Various descriptions of Norse afterlife realms exist, the following being the most well known. All collectively allude to the underworld as an extension of the grave and describe a cycle of return of the physical body to the earth and a continuation of other parts to their descendants as well as to the underworld.
Valhalla ("Hall of the Slain") is a majestic hall ruled by Odin and reserved for half of those who died courageously in battle. The other half goes to Folkvangr ("Field of the Host"), a beautiful meadow ruled by the goddess Freyja. Some interpretations have only Valhalla.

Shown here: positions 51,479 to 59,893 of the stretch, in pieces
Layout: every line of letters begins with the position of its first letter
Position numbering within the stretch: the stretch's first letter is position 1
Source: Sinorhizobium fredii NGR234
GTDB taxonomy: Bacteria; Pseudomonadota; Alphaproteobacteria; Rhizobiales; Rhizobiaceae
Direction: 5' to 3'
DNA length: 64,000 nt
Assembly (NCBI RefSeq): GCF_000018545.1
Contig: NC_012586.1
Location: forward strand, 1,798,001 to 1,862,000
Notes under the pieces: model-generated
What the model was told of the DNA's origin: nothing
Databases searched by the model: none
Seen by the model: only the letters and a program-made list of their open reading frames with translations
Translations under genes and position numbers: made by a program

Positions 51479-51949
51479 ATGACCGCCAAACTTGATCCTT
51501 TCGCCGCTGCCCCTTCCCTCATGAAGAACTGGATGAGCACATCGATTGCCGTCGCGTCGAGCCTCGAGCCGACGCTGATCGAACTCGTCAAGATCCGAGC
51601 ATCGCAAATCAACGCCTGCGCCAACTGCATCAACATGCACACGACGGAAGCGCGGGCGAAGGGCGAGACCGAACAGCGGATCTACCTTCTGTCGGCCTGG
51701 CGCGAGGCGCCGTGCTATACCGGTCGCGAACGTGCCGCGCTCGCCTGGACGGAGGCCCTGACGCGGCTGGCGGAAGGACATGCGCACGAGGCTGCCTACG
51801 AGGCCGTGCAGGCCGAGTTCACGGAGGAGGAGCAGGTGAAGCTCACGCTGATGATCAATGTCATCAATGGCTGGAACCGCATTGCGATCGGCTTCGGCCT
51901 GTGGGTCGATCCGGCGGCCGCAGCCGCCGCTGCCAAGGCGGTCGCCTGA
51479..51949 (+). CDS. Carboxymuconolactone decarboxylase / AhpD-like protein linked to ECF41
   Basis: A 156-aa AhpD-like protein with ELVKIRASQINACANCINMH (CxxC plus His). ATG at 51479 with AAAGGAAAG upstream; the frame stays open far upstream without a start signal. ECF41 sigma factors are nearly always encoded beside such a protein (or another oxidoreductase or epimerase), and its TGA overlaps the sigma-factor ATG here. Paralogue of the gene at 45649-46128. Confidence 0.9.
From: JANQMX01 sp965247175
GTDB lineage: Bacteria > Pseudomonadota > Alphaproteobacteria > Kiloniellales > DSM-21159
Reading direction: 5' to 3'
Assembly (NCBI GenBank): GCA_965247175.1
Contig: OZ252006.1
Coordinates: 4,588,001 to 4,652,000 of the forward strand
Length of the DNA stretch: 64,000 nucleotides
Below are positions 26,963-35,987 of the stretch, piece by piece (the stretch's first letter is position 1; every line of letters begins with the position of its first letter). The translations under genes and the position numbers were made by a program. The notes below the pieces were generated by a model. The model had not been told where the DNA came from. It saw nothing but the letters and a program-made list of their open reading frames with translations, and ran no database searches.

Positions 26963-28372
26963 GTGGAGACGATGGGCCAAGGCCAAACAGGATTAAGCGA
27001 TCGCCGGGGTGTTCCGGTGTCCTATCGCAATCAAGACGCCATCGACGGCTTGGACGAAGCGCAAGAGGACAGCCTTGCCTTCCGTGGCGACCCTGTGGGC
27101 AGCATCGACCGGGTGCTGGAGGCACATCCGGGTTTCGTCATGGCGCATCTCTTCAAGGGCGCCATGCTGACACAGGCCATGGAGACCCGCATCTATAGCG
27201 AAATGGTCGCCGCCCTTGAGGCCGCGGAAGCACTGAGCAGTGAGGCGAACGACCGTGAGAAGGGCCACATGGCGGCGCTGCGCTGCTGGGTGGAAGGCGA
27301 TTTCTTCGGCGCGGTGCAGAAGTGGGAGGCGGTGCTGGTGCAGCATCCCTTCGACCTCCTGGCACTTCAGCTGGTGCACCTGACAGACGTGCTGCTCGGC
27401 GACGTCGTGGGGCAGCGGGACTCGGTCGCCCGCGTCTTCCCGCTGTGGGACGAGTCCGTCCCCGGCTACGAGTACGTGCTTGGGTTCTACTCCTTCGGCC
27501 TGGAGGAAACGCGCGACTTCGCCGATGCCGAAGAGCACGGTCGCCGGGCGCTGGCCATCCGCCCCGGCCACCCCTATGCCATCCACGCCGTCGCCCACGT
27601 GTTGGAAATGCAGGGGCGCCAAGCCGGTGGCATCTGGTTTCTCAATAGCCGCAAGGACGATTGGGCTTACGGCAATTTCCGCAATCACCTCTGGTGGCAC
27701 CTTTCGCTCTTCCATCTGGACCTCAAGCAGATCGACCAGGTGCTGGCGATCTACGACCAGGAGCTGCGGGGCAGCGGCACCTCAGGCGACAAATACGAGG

Helheim ("The Covered Hall", sometimes referred to simply as Hel) is described similarly to the Asphodel Meadows, for those judged neither good nor bad and a place where the dead go to be reunited with their friends and families.
Niflhel ("Misty Hel" or "The Dark") is similar to Tartarus and is deep beneath Hel where the deserving are sentenced to a second death and punished with others like them. Some scholars see Niflhel as a more recent addition to the pre-Christian beliefs of the Northern Europeans.
Descriptions of an afterlife in the underworld resemble human life, featuring love, carousing, battles, eating, sleep and generally taking part in activities of the living, albeit in a non-physical form.
The dead were perceived to dwell here on earth in some cases, there to watch over their descendants.